FSU MED Magazine Fall 2020, Vol. 16 Fall 2020 - Page 4





n June 15 , 2000 , then-Gov . Jeb Bush
signed his name to a law creating the
Florida State University College of
Medicine . Seems like only yesterday .
Twenty years later , the college is celebrating
how a mission to be responsive to community
needs has shaped its contributions . More than
500 alumni physicians are practicing in Florida
now , everywhere from Pace in the Panhandle
to Tavernier in the Keys . There are hundreds
in and around large cities like Orlando , Tampa
and Jacksonville , but many more in small towns
like Blountstown , Old Town , Lehigh Acres and
Loxahatchee .
And a nascent College of Medicine research
program has rapidly become a force in Florida
State ’ s powerful research portfolio . Meantime ,
the college has developed clinical practices –
including FSU SeniorHealth , PrimaryHealth
and BehavioralHealth – that are addressing the
community needs spelled out in the legislative
mandate creating this school .
The year 2020 wrought a number of cruel twists
that the medical school has responded to , from
bringing vital patient care to underserved patients
in Southwest Tallahassee to helping medical
and PA students explore how they can become tomorrow ’ s health-care and community leaders . The planned celebration of our impact penciled in for this issue of FSU MED has given way ( i . e ., pages ) to something more important – an opportunity for our students and faculty to share their thoughts ( see ‘ Voices ,’ page 4 ). Instead , we invite you to take a look at the virtual 20 th Anniversary and Alumni Reunion we held Nov . 6 . More than 300 people participated in that Zoom ( what else ?) event . You can watch it here : med . fsu . edu / FSUMED2020 Featured video . And here ’ s to hoping that 2025 will be a year in which nothing gets in the way of our ( live and in-person ?) Silver Anniversary celebration . Looking forward to adding many more great accomplishments over the next five years to that future evening ’ s agenda .
Here ’ s an abbreviated list of recent College of Medicine headlines . For more details , and news , visit med . fsu . edu / FSUMED2020 .


New insight in preventing seizures While temporal lobe seizures often cause periods of impaired awareness , unresponsiveness and an array of other symptoms , they can also cause long-lasting damage in patients , including neuronal death and loss of neuron function . Sanjay Kumar , an associate professor in the Department of Biomedical Sciences , leads a research team that has discovered a type of receptor in the brain responsible for triggering epileptic seizures . Their research – published in Nature Communications – indicates that an amino acid known as D-serine could work with the receptors to help prevent epileptic seizures , thereby also preventing the death of neural cells that accompanies them . “ We ’ re trying to understand why neurons die in this brain region in the first place ,” Kumar said . “ From there , is there anything that we can do to stop these neurons from dying ? It ’ s a very fundamental question .”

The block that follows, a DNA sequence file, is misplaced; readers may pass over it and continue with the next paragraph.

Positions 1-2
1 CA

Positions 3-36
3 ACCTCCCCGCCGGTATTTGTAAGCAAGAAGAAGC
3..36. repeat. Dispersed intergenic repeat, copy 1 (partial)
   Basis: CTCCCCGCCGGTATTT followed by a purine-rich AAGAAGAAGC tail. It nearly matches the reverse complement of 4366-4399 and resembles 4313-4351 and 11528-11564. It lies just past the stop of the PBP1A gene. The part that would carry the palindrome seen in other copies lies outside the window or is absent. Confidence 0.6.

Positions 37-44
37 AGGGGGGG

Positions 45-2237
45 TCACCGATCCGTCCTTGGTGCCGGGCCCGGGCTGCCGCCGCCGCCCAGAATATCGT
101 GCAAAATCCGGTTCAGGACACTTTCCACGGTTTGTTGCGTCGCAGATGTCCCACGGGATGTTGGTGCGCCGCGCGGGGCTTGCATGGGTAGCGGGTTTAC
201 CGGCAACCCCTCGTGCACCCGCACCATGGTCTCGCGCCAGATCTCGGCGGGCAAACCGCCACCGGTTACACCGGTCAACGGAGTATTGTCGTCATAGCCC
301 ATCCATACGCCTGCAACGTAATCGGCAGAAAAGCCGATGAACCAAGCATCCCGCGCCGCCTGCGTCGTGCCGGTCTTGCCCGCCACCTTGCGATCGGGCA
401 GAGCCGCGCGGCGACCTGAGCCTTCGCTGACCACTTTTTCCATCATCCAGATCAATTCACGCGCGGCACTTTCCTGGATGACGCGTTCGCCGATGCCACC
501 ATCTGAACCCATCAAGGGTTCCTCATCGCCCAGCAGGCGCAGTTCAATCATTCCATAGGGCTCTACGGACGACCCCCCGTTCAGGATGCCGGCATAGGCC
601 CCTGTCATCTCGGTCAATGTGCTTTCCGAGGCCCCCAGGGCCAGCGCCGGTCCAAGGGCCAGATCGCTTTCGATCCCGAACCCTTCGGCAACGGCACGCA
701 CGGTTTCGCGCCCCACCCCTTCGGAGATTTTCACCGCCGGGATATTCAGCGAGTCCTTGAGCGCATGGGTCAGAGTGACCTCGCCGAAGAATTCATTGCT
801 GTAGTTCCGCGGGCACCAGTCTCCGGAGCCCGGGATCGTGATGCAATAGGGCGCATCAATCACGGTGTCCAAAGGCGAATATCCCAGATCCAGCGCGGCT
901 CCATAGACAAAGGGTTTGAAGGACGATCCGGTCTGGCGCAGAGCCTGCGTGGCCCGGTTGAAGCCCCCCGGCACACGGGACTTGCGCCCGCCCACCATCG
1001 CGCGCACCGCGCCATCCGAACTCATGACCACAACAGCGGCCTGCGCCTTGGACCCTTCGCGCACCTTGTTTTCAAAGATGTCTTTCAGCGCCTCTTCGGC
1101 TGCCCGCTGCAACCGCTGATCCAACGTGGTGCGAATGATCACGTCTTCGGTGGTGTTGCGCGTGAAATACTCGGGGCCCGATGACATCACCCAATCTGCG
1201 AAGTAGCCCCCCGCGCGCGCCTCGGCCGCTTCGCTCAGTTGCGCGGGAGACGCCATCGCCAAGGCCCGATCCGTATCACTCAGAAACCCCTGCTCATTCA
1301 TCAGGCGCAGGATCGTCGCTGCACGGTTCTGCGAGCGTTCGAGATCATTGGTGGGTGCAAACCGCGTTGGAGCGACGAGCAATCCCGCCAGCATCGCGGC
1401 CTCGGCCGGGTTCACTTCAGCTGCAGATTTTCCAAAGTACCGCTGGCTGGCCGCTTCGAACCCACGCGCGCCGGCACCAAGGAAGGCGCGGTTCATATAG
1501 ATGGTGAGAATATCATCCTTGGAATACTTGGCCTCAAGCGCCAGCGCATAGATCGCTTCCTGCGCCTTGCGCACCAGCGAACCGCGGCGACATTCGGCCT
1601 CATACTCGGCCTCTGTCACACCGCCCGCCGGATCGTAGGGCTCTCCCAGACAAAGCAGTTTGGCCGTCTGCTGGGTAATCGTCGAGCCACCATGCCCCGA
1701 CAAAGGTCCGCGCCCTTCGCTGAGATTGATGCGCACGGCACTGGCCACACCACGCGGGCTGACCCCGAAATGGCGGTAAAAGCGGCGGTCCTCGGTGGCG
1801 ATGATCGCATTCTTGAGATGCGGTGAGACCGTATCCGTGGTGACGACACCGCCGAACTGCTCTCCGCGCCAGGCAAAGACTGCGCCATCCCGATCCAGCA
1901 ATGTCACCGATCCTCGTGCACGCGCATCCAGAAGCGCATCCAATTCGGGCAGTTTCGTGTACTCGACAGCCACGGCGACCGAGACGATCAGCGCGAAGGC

Akash Gunjan
Skin deep – and effective Sometimes , the most common problem can be the most challenging to solve . That ’ s been true of keloids – a type of non-cancerous skin tumor that causes major discomfort and is notoriously difficult to treat . As many as one-in-six African- American individuals are affected by keloids , compared to about 1-in-1,000 white Americans . Keloids normally are removed surgically , but regrow almost 100 % of the time . Recurrence sometimes can be reduced by radiation or steroid therapy , but both approaches come with a catch : there ’ s no evidence-based understanding of the most effective radiation doses , and only about a third of patients benefit from steroid therapy . Associate Professor of Biomedical Sciences Akash Gunjan , his team of Ph . D . candidates , a medical student and fellow biomedical sciences faculty member Branko Stefanovic , have taken a new approach . Using cultured tissues and cells from keloids that had been removed surgically from patients at local clinics , the team began determining the most effective radiation parameters for preventing the growth of keloid cells . What they found seems to be a simple – but effective – solution . “ A single dose of low-energy radiation , delivered just skin deep within three months of surgery , is highly effective in preventing recurrence and has very minimal adverse effects ,” Gunjan said . Not only cost effective , it eliminates the need for multiple rounds of radiation that , in fact , may be harmful because of the adverse effects of the radiation protocols typically adhered to for cancer therapy .
Colin Hackley